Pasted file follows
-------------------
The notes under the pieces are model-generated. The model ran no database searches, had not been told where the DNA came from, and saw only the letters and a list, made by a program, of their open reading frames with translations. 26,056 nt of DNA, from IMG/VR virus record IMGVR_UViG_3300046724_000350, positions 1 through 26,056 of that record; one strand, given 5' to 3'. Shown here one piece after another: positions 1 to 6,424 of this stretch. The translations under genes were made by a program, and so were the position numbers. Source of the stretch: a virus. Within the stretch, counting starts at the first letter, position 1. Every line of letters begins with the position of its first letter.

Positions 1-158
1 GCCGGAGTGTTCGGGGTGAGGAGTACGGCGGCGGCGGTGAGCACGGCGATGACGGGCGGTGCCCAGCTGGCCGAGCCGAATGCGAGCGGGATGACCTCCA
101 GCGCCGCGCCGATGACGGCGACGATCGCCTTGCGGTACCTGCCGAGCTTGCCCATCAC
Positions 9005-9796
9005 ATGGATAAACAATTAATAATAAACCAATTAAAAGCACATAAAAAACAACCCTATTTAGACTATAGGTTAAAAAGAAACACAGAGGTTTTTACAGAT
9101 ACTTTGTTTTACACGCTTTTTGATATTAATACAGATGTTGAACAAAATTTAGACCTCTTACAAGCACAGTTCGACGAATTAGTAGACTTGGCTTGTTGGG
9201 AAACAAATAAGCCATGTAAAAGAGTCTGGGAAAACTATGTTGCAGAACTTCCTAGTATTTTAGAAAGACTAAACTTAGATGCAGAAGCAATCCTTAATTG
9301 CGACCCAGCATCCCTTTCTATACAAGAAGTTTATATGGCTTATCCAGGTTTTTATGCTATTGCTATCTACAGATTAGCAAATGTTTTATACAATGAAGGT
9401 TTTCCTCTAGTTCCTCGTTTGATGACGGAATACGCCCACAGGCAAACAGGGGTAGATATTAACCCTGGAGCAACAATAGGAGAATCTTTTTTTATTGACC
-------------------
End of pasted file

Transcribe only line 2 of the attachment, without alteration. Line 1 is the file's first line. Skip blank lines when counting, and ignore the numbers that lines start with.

Positions 1-158